Glass houses

TO THE QUICK - Jerry S. Tundag - The Freeman

President Duterte has once again launched a harsh verbal attack against certain Catholic bishops in the Philippines, accusing them of interfering with his violent war on illegal drugs without truly appreciating the real depth of the problem, and wishing them dead.

There is no argument that what Duterte did was bad. In fact it was very, very bad, considering that he is the president and that his countrymen deserve, at the very least, better language and decorum from their president. And yet, aside from his usual critics, most Filipinos preferred to stay in pained silence.

This silence is instructive. It tells us many things. It tells us that violent though the war on illegal drugs may be, most Filipinos have come to accept it as a necessary consequence if the war is ever to succeed, a position probably born of the realization that illegal drugs is a real problem that needs to be licked at whatever cost if the country is to survive, its future preserved.

The silence also tells us that very bad though the Duterte language may be, he is actually not very far off in his resentment toward some bishops. To a certain extent, many would agree that the bishops only got what they deserved. Duterte did not start the fire, even if he may have blown it out of proportion.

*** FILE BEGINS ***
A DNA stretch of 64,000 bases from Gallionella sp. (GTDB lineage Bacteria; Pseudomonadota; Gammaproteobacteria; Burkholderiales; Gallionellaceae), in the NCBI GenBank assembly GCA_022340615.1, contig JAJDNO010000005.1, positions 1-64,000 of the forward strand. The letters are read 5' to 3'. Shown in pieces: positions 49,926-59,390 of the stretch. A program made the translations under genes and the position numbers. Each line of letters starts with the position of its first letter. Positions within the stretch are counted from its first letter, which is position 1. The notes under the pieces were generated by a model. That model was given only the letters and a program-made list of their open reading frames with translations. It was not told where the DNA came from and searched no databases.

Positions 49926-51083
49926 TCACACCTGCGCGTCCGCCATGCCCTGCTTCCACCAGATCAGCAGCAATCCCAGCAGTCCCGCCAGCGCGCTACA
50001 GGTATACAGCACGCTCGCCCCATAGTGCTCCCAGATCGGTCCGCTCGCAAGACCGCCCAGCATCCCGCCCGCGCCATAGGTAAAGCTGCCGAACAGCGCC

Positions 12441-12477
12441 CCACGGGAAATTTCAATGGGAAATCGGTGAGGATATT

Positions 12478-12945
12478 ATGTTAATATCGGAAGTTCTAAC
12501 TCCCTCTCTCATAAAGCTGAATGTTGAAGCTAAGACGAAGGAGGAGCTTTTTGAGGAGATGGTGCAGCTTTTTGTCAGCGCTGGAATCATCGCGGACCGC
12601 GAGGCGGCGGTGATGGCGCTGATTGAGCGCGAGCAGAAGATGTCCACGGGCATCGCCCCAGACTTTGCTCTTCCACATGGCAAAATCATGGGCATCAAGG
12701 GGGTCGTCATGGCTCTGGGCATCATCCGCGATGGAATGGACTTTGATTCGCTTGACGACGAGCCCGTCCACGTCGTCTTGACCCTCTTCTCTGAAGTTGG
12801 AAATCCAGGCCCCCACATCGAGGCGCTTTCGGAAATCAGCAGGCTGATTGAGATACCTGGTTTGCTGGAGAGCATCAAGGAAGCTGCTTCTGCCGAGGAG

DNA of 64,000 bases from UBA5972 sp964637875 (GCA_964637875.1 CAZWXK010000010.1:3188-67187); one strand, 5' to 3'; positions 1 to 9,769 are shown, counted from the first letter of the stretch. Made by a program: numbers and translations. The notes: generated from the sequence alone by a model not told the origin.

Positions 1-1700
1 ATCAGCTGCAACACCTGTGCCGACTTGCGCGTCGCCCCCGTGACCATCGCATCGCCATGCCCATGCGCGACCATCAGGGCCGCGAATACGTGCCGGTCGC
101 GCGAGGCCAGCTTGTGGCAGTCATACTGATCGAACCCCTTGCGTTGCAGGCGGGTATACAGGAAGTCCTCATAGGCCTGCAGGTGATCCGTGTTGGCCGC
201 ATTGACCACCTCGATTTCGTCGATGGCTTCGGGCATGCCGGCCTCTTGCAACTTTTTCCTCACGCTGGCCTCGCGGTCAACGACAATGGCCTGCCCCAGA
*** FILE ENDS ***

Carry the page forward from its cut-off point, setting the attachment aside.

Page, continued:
Before you think I am taking up the cudgels for Duterte, which I am not because, as you have seen, he can ably and amply defend himself, try to look at the Duterte-bishops relationship this way: It does not diminish the message the bishops want to convey if they formed a delegation and went to see and talk with the president privately.

Not only will Duterte listen but, more importantly, because of the respect he is shown, he probably might even respect the bishops and their position in return. People with too much power in their hands often realize fear is the only way to get things done and are thus hungry for respect. Give them a little respect and they will eat from the hands of the lowliest subject.

But apparently, some bishops do not realize this, perhaps because they themselves are drunk with power. Mistaking humility and respect for weakness, they refuse to deal with Duterte humbly and respectfully. Instead of seeking an audience, they call for press conferences and, before microphones and cameras, launch a public attack against the man and his policies.

The bishops’ message is not wrong, only the methodology used. But to Duterte, an attack is an attack, to which no measure applies to the response. And here is the most crucial thing. It does not help the bishops that, from within their own ranks, there is so much dirt that for so long they themselves swept under the rug. You just can’t throw stones if you live in glass houses.

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